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Phenotype: The outward appearance of the individual. It is the product of interactions between genes, and between the Genotype and the environment.

Natural Selection- Concept

JoVE 10632

Fitness

Widespread variation of phenotypes in natural populations provides the raw material for evolution, which is the change in the inherited traits of populations over successive generations. Natural selection is one of the main mechanisms of evolution and requires variable traits to be heritable and associated with differential survival and/or reproductive success. Phenotypes that…

 Lab Bio

Genetics of Organisms- Concept

JoVE 10557

Mendelian Genetics

Evolution is caused by changes in the genetic composition of populations. In the field of population genetics, scientists model this process as changes in the frequency of alleles at individual genetic loci. This simple representation of how evolution occurs dates to Gregor Mendel’s analysis of trait inheritance patterns in pea plants, first presented in 1865.…

 Lab Bio

Genetic Lingo

JoVE 10771

An organism is diploid if it inherits two variants, or alleles, of each gene, one from each parent. These two alleles constitute the genotype for a given gene. The term genotype is also used to refer to an organism’s complete set of genes. A diploid organism with two identical alleles has a homozygous genotype, whereas two different alleles indicates a heterozygous genotype. Observable traits arising from genotypes are called phenotypes, which can also be influenced by environmental factors. An allele is dominant if only one copy is needed to manifest an associated phenotype and recessive if two copies are required for phenotypic expression. Diploid organisms, including humans, most other animals, and many plants, have a duplicate set of chromosomes in somatic (non-sex) cells. These chromosome duplicates are homologous, with similar lengths, centromere positions, and gene locations. Diploid organisms inherit two versions of each gene, one from each parent. These two gene variants, or alleles, are situated at the same relative locus, or position, on two homologous chromosomes. Each chromosome contains many genetic loci, and there are often several possible alleles of a given gene. The two alleles inherited by a diploid organism constitute its genotype at the locus. The term genotype also refers to an organism’s total set of g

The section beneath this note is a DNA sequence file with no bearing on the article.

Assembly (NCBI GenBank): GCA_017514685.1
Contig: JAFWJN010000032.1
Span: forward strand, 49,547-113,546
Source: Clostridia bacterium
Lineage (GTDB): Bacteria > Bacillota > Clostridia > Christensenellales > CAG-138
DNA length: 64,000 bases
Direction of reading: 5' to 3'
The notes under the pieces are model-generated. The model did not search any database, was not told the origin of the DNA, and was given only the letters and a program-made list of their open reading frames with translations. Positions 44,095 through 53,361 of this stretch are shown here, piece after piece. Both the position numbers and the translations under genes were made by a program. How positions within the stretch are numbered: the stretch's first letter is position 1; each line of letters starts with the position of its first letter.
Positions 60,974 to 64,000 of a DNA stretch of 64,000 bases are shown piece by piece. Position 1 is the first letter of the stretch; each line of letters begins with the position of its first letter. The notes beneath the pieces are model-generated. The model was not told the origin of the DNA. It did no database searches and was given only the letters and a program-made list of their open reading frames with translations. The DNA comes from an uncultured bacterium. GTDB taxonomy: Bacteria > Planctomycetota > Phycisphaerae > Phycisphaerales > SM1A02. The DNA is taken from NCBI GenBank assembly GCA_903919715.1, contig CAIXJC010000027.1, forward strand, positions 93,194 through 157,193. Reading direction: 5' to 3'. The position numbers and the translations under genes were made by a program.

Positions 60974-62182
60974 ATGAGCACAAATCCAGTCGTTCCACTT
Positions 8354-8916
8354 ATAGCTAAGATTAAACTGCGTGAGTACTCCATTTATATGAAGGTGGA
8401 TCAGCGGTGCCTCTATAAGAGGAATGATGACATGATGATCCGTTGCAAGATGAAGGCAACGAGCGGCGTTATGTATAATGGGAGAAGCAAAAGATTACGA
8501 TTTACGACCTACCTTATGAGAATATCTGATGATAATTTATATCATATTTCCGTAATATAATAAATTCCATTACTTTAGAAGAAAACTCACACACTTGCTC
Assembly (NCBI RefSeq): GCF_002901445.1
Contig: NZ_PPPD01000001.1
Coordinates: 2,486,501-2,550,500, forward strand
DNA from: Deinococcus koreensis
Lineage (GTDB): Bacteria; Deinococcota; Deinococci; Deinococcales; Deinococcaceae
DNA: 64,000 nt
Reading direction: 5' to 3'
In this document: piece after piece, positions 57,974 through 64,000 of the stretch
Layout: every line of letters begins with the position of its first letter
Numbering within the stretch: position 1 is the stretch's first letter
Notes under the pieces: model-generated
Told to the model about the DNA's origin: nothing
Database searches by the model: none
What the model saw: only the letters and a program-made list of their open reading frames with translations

Core: Biology

Types of Selection

JoVE 10959